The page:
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text 2018-11-08 01:04
24 Festive Tasks Door 4: Diwali
Stolen Songbird - Danielle L. Jensen
Uprooted - Naomi Novik
These Old Shades - Georgette Heyer
Sprig Muslin - Georgette Heyer
The Grand Sophy - Georgette Heyer

Tasks 1, 2, and 4 completed. Points = 3

 

Task 1:  Share a picture of your favorite light display. ~ I might be reaching here, but no man-made display has ever captivated me as much as the night sky (though lantern festivals come close).

 

 

Task 2:  Cleaning is a big part of this holiday; choose one of your shelves, real or virtual, and tidy / organise it.  Give us the before and after photos.  OR Tidy up 5 of the books on your BookLikes shelves by adding the CORRECT cover, and/or any other missing information. (If in doubt, see here: http://jenn.booklikes.com/post/1782687/state-of-the-database-booklikes-database-halloween-bingo-and-a-mini-rant-with-pictures). 

 

I literally just rearranged my shelves and have no before pictures, so digital it is. I'm not sure how to track this, so I'll just list the titles I tried to tidy up. (Kindle editions only. Hope I didn't screw up any book data. Y'all might've opened Pandora's box with this task.)

 

1. Call of Poseidon by CP Bialois (Added cover and description, corrected ASIN and erroneous crediting of editors as authors)

2. Illegal Magic by Arlene Blakely (Added cover etc., corrected ASIN)

3. The Savage Blood by Tamara Rose Blodgett (Reported duplicate book entry with incorrect ASIN)

4. Stolen Peace: The Untold Story of the Spanish Conquest by Gloria Bond (Added cover and other book data, corrected ASIN)

5. Maggie Come Lately by Michelle Buckman (Added cover and book data, corrected ASIN)

 

Task 3: Eating sweets is also a big part of Diwali. Either select a recipe for a traditional sweet, or make a family favorite and share a picture with us.

 

I'll come back to this one.

 

Task 4: During Diwali, people pray to the goddess Lakhshmi, who is typically depicted as a beautiful young woman holding a lotus flower. Find 5 books on your shelves (either physical or virtual) whose covers show a young woman holding a flower and share their cover images.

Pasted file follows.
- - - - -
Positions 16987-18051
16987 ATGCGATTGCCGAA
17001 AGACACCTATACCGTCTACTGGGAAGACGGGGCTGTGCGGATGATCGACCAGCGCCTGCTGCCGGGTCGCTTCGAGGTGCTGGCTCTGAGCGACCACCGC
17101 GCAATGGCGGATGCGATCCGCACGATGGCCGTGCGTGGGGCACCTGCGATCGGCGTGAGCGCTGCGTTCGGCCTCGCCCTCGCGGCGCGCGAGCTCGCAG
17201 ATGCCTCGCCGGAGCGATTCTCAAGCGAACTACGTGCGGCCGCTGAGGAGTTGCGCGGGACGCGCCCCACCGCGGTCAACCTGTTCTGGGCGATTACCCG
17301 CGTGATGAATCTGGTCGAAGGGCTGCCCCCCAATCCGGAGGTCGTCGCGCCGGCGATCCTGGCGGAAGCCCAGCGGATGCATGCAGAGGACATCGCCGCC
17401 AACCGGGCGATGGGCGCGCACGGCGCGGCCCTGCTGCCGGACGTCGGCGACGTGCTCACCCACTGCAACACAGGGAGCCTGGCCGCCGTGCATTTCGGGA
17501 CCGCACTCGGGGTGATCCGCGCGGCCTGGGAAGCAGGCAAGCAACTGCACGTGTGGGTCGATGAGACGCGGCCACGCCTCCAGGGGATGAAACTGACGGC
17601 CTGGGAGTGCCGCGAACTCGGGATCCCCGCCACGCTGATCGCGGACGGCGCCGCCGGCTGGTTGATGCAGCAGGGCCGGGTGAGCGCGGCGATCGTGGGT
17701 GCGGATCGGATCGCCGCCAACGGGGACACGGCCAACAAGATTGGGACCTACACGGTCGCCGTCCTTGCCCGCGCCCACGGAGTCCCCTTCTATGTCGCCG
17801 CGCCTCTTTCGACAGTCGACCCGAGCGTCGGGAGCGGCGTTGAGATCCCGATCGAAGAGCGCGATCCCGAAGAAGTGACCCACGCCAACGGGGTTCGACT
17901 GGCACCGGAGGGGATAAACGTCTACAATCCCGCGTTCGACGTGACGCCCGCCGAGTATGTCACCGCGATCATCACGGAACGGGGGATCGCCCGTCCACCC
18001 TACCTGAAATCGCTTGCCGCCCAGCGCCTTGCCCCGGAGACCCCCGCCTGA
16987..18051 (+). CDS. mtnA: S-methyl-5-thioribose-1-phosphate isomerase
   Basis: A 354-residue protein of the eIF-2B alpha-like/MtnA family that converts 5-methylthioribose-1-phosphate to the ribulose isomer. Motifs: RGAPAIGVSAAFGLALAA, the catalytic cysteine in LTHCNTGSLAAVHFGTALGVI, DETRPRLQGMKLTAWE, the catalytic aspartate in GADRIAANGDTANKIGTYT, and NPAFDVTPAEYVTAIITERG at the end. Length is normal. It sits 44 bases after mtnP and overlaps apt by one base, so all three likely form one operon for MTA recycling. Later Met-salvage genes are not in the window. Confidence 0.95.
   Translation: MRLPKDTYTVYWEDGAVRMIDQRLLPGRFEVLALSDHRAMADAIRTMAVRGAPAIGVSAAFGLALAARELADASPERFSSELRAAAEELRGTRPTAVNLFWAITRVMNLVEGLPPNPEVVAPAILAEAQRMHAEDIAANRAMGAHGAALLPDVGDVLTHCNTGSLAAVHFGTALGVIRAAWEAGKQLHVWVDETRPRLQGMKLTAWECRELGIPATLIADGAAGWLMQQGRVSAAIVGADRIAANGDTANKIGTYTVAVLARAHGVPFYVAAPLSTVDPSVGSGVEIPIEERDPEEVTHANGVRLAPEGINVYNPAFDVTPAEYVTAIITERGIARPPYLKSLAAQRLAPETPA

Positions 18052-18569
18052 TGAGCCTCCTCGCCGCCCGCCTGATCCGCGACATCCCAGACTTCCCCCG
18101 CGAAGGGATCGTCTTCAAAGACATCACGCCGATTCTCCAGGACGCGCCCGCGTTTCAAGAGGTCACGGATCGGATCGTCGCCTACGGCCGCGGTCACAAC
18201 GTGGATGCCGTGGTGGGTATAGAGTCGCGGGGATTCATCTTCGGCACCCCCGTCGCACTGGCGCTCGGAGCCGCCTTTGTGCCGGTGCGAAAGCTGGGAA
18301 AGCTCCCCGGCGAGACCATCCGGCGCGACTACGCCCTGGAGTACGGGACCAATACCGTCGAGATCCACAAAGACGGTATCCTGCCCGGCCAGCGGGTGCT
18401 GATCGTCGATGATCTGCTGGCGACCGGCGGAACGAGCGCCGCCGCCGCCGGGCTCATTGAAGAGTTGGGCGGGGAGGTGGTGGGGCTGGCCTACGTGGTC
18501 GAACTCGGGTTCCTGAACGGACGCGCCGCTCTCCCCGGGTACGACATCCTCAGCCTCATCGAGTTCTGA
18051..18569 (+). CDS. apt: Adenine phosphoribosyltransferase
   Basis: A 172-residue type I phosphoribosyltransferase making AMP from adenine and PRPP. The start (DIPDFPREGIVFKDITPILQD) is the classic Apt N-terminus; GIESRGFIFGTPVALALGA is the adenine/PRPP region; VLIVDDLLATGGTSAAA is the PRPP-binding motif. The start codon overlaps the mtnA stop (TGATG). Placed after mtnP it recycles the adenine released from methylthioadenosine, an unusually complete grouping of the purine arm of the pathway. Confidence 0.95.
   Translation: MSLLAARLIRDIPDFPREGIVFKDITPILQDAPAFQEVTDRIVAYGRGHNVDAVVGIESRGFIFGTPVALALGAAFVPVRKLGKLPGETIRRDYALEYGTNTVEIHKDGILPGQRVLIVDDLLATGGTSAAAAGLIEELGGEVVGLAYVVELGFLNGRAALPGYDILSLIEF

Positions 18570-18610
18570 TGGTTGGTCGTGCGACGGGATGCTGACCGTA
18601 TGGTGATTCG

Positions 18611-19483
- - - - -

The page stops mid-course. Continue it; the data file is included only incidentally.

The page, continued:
See books at top of post. This was a struggle. Thank goodness for my small Heyer collection! I might be stretching it with a couple, but I'm reasonably sure I see flowers in that basket on The Grand Sophy's cover, and I think those are flowers in her hand on Sprig Muslin.

 

Book: Read a book with candles on the cover or the word “candle” or “light” in the title; OR a book that is the latest in a series; OR set in India; OR any non-fiction book that is ‘illuminating’ (Diwali is Sanskrit for light/knowledge and row, line or series)

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review 2016-09-09 15:10
Warrior Witch: Malediction Trilogy Book Three - Danielle L. Jensen

It's been a minute since I've binged an entire trilogy in one sitting. I'm glad it was this one. 

The snark, the complicated scheming, the wit, the war and the love and friendship. It draws you in, and you ride the adventure all the way to one of THE BEST ENDINGS I've ever had the pleasure of reading. 

With so many series having rushed ends or ends that simply fall flat of expectation, the final turn of the page in Warrior Witch, had me feeling nothing but complete comfort and having no regret of immersion in Trollus.

A great series.  

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review 2016-08-28 18:12
Stolen Songbird - Danielle L. Jensen

An age old curse from a human witch, trapping Trolls under a mountain. Stories told to human children. Not just stories after all.

When Cecile is kidnapped and taken under the mountain to be sold to the Trolls and wed to their prince, the stories become reality. 

This was a fun and FUNNY book! The intelligent banter, the witty snark and the adventure itself all contribute to what was a total page turner. 

Starting book 2 NOW!

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review 2016-07-27 23:47
Warrior Witch (The Malediction Trilogy #3) by Danielle L. Jensen
Warrior Witch: Malediction Trilogy Book Three - Danielle L. Jensen

Warrior Witch is the final book in The Malediction Trilogy. With the witch Anushka dead and trolls finally freed, the isle is at war.  Tristan and Cécile, are finally together again after being separated but they have no time to celebrate. They quickly find themselves fighting a war on two fronts and if that were not enough, each of them owe a life debt to the fae.  Somehow, they must find away to stop Tristan's violently insane younger brother from claiming the throne, as they try to stay one step ahead of the fae, who clearly have been playing the long game.

Cécile has been through much since we were first introduced to her in Stolen Songbird. My first complaint with her character was the she turned out to be the typical spunky agent and this still has not changed.  I am well aware that this book YA and therefore a younger protagonist might make mistakes that a more mature one might not but I don't think it's unreasonable to expect some character growth, of which Cécile had absolutely none.  Cécile constantly vacillated between wallowing in self pity due to the consequences of her actions and in turn blaming others and shirking responsibility altogether.  What was perhaps must irritating about Cécile was her absolute refusal to listen to others. The trolls on her side of the war were experienced and trained and time after time, she ignored their advice to do things her own way which inevitably further complicated whatever situation she was trying to extricate herself from.